“Trace” is a particular operator that, when “applied” to a order (or higher) tensor, sums the diagonal components. Strictly-speaking, the definition of “trace” can be taken as

unless the tensor is symmetric

The “scalar product” of tensors is analogous to the “dot product” of vectors. In this text, the scalar product is denoted by the operator “:” and is defined as follows:

We can arrive at the same result in a different manner:

note: Since the scalar product of two tensors is analogous to the “dot product” of two vectors, some authors define the scalar product between and as [Hoger]. In other words, these authors define . Using such a definition, , which still must be equal to , can no longer be expressed as , as was done previously.

An eigenvector, , of a tensor or a matrix has the following special property:

when is multiplied by the matrix, the result is a new vector that has the same direction as . The amount by which the magnitude of the vector has changed is the value of the *eigenvalue* (the eigenvalue that corresponds to the eigenvector ).

*i.e.*

are the eigenvalue solutions and are the corresponding eigenvectors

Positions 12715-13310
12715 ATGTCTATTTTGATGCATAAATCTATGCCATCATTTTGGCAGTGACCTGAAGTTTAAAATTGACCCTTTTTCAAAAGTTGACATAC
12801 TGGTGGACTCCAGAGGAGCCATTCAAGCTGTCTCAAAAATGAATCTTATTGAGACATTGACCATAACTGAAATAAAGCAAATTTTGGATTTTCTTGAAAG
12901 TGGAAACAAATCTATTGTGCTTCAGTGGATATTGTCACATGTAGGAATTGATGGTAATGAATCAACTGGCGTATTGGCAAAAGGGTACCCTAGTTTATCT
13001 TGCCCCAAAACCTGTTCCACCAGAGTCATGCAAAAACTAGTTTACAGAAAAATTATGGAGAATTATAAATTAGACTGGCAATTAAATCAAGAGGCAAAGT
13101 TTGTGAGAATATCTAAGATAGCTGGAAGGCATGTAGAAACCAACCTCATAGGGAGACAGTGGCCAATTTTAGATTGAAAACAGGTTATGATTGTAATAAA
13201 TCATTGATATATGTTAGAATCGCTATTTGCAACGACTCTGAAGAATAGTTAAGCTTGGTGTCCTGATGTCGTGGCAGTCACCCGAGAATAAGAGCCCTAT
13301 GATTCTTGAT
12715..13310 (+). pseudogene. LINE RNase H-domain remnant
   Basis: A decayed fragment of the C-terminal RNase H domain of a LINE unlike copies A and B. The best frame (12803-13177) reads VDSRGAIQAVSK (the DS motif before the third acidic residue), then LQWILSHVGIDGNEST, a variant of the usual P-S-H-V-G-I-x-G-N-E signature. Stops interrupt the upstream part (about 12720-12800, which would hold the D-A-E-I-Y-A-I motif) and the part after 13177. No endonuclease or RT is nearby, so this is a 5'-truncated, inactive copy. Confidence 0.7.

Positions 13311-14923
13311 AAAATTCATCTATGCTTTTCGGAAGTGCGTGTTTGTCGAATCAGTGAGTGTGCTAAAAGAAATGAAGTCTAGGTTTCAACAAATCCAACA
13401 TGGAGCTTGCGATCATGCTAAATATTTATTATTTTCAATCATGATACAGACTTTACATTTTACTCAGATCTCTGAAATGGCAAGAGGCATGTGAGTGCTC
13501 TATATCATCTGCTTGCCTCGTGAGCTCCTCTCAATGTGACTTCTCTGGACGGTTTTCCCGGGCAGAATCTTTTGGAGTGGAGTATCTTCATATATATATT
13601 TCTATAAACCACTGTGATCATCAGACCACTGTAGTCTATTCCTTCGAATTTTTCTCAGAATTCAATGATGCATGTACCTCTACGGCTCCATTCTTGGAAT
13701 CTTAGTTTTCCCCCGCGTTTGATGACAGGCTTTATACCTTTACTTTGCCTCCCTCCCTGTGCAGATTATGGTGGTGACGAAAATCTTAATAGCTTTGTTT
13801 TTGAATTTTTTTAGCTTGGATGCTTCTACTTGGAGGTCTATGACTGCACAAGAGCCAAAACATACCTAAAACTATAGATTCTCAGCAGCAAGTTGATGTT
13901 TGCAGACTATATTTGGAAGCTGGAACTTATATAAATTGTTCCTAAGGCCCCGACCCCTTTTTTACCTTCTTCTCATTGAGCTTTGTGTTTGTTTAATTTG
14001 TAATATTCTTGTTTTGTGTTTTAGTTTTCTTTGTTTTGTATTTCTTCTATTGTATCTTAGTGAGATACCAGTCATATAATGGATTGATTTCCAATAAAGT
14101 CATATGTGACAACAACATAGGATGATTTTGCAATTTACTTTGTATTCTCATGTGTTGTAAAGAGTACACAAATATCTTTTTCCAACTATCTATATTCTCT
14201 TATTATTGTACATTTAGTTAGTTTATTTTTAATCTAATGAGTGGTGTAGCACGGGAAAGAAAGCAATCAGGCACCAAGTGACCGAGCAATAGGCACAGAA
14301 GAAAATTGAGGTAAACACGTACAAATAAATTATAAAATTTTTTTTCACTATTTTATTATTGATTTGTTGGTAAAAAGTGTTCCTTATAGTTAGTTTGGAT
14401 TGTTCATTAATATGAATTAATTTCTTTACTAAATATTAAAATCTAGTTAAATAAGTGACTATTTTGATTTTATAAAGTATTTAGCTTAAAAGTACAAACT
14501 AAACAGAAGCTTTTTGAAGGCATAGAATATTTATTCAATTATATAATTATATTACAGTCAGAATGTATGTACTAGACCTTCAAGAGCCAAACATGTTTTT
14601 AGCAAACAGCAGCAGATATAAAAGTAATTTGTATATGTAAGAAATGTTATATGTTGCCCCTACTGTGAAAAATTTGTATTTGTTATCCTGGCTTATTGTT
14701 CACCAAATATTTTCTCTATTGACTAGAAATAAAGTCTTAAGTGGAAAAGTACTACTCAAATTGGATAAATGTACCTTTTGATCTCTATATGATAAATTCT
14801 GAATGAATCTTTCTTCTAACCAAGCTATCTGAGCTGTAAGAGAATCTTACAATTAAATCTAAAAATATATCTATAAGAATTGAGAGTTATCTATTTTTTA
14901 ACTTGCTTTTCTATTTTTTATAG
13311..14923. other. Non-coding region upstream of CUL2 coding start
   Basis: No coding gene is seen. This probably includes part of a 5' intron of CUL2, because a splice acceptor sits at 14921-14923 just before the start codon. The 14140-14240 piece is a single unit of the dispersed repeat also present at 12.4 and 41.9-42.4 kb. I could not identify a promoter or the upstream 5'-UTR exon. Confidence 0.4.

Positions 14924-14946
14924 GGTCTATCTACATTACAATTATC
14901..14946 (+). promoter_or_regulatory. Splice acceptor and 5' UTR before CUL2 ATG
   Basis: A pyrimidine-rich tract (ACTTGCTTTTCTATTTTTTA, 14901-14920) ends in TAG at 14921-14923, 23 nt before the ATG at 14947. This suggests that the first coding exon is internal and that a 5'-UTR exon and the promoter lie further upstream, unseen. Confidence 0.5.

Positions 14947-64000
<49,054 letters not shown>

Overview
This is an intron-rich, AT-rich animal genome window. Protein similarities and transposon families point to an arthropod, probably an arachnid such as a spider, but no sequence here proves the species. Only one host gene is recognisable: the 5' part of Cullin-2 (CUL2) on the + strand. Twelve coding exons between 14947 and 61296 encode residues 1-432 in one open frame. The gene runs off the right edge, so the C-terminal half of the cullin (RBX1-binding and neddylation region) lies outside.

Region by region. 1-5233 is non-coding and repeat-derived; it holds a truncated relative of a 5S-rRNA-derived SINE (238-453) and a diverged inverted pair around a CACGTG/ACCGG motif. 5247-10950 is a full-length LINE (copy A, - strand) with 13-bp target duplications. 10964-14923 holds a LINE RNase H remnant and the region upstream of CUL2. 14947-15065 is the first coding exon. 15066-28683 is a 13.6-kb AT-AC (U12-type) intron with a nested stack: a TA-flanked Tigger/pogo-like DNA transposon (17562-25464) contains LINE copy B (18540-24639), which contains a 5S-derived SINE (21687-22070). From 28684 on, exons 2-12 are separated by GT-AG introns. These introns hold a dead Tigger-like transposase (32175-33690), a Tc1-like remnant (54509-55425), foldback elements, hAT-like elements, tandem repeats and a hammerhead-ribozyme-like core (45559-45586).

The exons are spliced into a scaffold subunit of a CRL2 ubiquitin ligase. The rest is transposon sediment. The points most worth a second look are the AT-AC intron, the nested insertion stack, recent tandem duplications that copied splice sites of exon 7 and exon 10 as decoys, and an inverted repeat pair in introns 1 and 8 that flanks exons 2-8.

Any tensor product can be expressed in terms of invariants (or eigenvalues)

*i.e.*

(skipped work)

or

Characteristic equation and Cayley-Hamilton Theorem:

One would typically solve for the eigenvalues from a “characteristic equation” of the form (for a 3×3 matrix), where , , are coefficients that depend on the values within the matrix, . These coefficients, , , , are more commonly called invariants.

We’ll see some alternative expressions for , , later, when we get to “hyperelasticity.”

note: The invariants of a matrix are the same regardless of coordinate system (as is the trace).

The matrix also satisfies its own characteristic equation (this is known as the Cayley-Hamilton Theorem).

*i.e.*

(1)

(2)

Either eq. 1 or eq. 2 are often used in derivations of hyperelasticity later on.